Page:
3 February 2017
The name Waitangi has been used for several locations in New Zealand – in Gisborne, Canterbury, Otago, on the West Coast and in the Chatham Islands. But it’s the Waitangi in the Bay of Islands, where the Treaty was signed in 1840, that has a special place in New Zealand’s history.
The New Zealand Geographic Board (NZGB), New Zealand’s place naming authority, has been researching the history of the name and came across some interesting discoveries.
According to McKinnon in Place names – the imperial connection, Waitangi was briefly named Victoria after Queen Victoria. However, possibly because of prevailing anti-royalist attitudes at the time, it wasn’t a name that caught on.
There are several possible meanings for ‘Waitangi’ – it literally translates as ‘noisy or weeping water.’ Reed’s Place Names of New Zealand notes that the literal meaning of the Waitangi in the Bay of Islands may refer to the noise of Haruru Falls at the mouth of the Waitangi River. Sir Apirana Ngata, who was a member of the former Honorary Geographic Board of New Zealand, believed Waitangi meant ‘wailing waters’ and originated from the people of the first waka who heard voices that they identified as their ancestors farewelling them from across the sea.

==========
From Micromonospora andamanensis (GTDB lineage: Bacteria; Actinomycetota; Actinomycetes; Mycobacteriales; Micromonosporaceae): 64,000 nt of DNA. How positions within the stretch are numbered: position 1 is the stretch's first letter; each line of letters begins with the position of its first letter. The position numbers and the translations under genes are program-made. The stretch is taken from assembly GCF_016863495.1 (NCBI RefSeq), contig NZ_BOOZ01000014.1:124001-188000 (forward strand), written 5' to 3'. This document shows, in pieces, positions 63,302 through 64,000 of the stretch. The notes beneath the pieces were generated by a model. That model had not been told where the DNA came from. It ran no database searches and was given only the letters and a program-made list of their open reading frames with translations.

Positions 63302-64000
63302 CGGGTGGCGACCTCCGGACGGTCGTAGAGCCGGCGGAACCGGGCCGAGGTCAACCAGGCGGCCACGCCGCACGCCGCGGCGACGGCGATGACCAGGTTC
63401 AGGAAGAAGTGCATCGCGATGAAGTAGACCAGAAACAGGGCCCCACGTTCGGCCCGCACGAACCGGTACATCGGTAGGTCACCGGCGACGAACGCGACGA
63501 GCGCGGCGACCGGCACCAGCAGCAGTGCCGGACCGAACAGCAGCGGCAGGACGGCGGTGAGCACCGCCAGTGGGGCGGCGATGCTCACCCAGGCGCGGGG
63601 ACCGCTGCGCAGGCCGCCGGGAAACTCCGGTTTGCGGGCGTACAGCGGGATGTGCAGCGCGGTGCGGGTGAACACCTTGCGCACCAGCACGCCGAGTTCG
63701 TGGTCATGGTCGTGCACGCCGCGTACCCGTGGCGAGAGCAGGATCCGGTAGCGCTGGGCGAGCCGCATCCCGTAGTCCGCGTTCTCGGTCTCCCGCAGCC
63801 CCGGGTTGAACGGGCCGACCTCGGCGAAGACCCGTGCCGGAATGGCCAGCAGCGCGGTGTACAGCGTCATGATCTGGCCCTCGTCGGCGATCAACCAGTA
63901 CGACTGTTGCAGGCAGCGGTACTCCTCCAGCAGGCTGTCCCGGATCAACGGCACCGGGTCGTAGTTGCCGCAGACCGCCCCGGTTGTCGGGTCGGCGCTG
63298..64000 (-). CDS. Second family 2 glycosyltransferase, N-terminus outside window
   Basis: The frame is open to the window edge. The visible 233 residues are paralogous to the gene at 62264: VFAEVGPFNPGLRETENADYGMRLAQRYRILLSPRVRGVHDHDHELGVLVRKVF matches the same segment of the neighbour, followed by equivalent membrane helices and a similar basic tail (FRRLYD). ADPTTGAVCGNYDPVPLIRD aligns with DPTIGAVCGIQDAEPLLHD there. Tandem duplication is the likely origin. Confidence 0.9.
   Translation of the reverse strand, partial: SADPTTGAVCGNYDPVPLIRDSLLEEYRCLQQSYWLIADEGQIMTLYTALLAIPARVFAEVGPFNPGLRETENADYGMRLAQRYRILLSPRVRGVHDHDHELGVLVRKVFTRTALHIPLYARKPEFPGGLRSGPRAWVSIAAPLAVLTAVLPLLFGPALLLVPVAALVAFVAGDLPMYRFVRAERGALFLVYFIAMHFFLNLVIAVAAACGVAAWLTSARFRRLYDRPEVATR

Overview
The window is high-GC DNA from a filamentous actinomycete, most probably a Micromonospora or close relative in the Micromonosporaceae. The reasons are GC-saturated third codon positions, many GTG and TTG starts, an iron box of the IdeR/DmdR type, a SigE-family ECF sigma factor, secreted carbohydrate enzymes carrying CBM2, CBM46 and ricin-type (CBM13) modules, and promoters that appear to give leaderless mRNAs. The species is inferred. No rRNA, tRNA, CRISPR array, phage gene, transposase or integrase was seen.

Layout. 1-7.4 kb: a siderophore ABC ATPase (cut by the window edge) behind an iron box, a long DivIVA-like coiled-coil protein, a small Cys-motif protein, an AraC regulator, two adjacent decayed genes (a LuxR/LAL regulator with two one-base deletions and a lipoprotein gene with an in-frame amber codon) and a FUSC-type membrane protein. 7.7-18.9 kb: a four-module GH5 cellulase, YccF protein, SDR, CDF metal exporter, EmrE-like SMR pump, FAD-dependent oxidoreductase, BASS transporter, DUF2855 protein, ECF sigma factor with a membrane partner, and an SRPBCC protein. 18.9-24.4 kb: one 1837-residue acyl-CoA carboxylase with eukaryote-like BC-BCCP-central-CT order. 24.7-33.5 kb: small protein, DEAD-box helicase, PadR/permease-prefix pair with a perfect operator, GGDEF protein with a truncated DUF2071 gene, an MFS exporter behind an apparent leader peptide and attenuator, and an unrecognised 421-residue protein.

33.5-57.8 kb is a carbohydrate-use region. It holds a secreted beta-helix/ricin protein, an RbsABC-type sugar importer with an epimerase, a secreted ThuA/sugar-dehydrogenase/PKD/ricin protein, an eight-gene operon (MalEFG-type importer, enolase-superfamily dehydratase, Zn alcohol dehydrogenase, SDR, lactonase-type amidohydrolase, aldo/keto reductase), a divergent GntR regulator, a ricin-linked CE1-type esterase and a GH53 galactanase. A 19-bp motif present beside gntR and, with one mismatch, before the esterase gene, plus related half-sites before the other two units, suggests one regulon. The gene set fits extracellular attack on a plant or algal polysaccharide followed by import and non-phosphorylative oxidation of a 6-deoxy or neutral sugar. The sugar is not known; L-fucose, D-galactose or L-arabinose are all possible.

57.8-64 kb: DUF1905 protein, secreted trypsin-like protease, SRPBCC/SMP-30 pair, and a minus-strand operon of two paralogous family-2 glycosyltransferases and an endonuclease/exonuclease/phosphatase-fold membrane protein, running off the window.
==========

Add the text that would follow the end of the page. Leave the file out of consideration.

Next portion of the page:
Interestingly, despite its place in New Zealand’s history, Waitangi in the Bay of Islands is not an official place name. Rather, it is a recorded name and is one of many place names in long term and common use that the New Zealand Geographic Board Ngā Pou Taunaha o Aotearoa (NZGB) hasn’t yet dealt with. If anyone would like to play a part in officially naming Waitangi, you can make a proposal to the NZGB.
New Zealand place names help us to find where we are and recognise our culture and heritage. The NZGB ensures Kiwis have a say in what places that are important to us are called.
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